By Emmanuel Zvada
While resumes summarise what applicants claim to have accomplished, reference checking is meant to assess how well those claims are a true representation of who the prospective job seeker is verifying from previous employers.
Recruitment serves as the first step in fulfilling the needs of an organisations, for a competitive, motivated and flexible human resource base. It is a rigorous process of searching the suitable candidates for employment and stimulating them to apply for jobs in the organisation is needed.
Recruitment is the activity that links the employers and the job seekers and that can be done in various ways. Among all the selection tools, reference checking is now fading slowly and one of the reasons might be unethical recruitment practices such as the “who do you know phenomenon”.
One way to prevent high employee turnover is to hire the right people in the first place and in this respect selection methods become important. By using the right selection methods, one can ensure that the candidates when not only have the right skills for the job, but also possess the right personality to fit into the existing organisational culture.
Once that “right” person has been employed, it is crucial that he or she chooses to stay in the company and is given the right incentives to do so. It has been costly for many organisations because many job seekers bias their references to find the best that can speak glowingly about themselves. As a result, one will move with his or her existing problems or weaknesses to the recruiting organisation, thus affecting performance and in the long run, productivity of the organisation they will be in. If less attention is given to the process of reference checking, the company might end up hiring non-performers.
Reference checking is an objective evaluation of an applicant’s past job performance based on information collected from key individuals such as supervisors, peers or subordinates, who have known and worked with the applicant. Reference checking is part of the validation step of a good hiring process.
Hiring managers need to validate that what candidates tell them during the interview is true. One way to do this is by talking to a reference and asking them what the candidate said during the interview. Reference checking will verify the accuracy of information given by job applicants through other selection processes, predict the success of job applicants by comparing their experience to the competencies required by the job and to uncover background information on applicants that may not have been identified by other selection procedures.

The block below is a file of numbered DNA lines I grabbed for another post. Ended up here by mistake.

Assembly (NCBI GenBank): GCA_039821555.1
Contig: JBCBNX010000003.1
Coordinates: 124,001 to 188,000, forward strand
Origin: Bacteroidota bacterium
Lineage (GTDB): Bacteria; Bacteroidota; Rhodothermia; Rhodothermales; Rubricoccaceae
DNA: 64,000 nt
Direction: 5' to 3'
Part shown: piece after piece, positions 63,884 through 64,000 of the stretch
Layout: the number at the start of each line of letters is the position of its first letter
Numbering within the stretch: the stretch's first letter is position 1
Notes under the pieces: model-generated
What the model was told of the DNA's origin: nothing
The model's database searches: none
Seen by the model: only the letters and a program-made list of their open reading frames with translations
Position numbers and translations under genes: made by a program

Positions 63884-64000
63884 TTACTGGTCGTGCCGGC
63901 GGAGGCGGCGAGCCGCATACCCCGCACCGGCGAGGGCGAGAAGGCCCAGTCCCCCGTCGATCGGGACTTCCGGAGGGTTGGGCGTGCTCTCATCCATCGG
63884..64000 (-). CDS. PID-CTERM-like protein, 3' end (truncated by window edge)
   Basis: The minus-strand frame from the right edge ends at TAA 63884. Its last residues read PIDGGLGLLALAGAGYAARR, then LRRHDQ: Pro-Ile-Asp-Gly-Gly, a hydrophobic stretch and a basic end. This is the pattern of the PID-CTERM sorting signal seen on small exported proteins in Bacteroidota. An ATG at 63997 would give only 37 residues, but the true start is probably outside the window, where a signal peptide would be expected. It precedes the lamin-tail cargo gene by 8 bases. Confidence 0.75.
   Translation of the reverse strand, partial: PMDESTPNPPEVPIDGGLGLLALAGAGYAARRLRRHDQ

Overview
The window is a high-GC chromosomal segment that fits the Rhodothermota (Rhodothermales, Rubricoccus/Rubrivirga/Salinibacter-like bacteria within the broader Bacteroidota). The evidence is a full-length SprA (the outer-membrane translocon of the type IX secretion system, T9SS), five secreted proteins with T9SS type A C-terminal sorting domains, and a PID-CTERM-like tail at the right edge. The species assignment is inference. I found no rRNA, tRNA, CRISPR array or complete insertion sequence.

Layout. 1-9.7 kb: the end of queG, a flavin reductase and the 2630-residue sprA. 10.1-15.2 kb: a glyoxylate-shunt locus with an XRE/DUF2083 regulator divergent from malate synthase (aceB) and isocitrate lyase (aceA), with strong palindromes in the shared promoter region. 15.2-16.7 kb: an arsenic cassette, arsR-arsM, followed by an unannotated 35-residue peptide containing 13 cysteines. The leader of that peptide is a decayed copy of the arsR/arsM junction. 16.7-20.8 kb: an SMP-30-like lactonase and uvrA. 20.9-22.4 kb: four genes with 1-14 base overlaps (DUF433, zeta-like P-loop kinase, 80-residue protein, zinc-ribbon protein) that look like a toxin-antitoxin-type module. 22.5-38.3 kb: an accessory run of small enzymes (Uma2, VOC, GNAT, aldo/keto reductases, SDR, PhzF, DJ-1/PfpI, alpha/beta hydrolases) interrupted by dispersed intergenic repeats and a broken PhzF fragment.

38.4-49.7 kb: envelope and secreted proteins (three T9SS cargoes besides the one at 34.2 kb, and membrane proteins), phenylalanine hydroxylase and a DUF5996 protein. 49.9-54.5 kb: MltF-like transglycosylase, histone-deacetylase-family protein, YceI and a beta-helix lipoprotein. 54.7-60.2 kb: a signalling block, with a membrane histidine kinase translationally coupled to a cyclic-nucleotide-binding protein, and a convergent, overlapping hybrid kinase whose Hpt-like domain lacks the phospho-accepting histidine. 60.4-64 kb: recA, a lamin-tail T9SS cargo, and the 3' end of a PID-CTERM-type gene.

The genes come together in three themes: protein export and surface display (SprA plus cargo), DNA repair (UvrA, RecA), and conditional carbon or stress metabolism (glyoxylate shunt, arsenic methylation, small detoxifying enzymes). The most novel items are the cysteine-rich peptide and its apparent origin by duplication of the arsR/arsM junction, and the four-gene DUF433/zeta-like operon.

Applicants may attempt to enhance their chances of obtaining a job by distorting their training and work history information, especially these days there are many jobseekers chasing very few jobs.
Verifying critical employment information can significantly cut down on selection errors. If you’re in any kind of government job/public sector, reference checks are mandatory. And if you are handling large amounts of money or confidential information, reference checks and criminal background checks are a routine.
There is no need for an irrational fear that the reference checking process will jeopardise your chances of getting the job. Rather if you have a good previous history, it will help a lot. Reference checking is an important step in the recruitment process. Although some think references are outdated and questionable in terms of validity and reliability, they should not be neglected.
I think they are an old-school type of a network, and people who have strong networks and work for people with strong networks do not bother with reference checks because they generally only hire people who come recommended by someone they know.
Who is listed as a referee is important, but more important can be who is not. If past reporting managers are not listed, you should ask why. There may be valid reasons, but probing can sometimes produce some interesting insights.
Two questions I always ask in a reference check are: “Is there anything else a future employer should be aware of?”, and “Would you recommend the prospective employee to us? When you hear something negative from one source, do not jump to conclusions.
If you hear the same thing from several people, then the decision is easy. Upon hearing something negative from one source, it is obligatory upon you to explore the facts and determine the truth. You would not like to miss out on an excellent employee because you went no further than the first negative comment you heard.
It is undeniable that almost all professionals responsible for recruitment wish to get good references on applicants. If they cannot get good references, they will not hire that applicants, which means they have to take even more time to fill vaccancies.
Reference checking is a form of risk management. The potential risk runs from the one doing the reference checking or the recruiter to the whole spectrum of the process of recruitment.
All the same to the one giving references there is certain amount of indemnity in giving references, as long as the information is truthful. Unfortunately, many employers either do not understand that, or do not want to take that risk, and so only give name, rank and dates of employment.
Organisations normally treat reference checking stage as a necessary evil and as the last “obligatory” stage before finalising a job offer. It is, therefore, important to realise that reference checking is not the end of the hiring process, but rather the bridge between the hiring and induction processes.
Not only will reference checking help recruiters make the best hiring decision possible, but it will also support the hired candidate’s successful transition into his or her new role.
Reference checking remains critical and should not be neglected in the hiring process.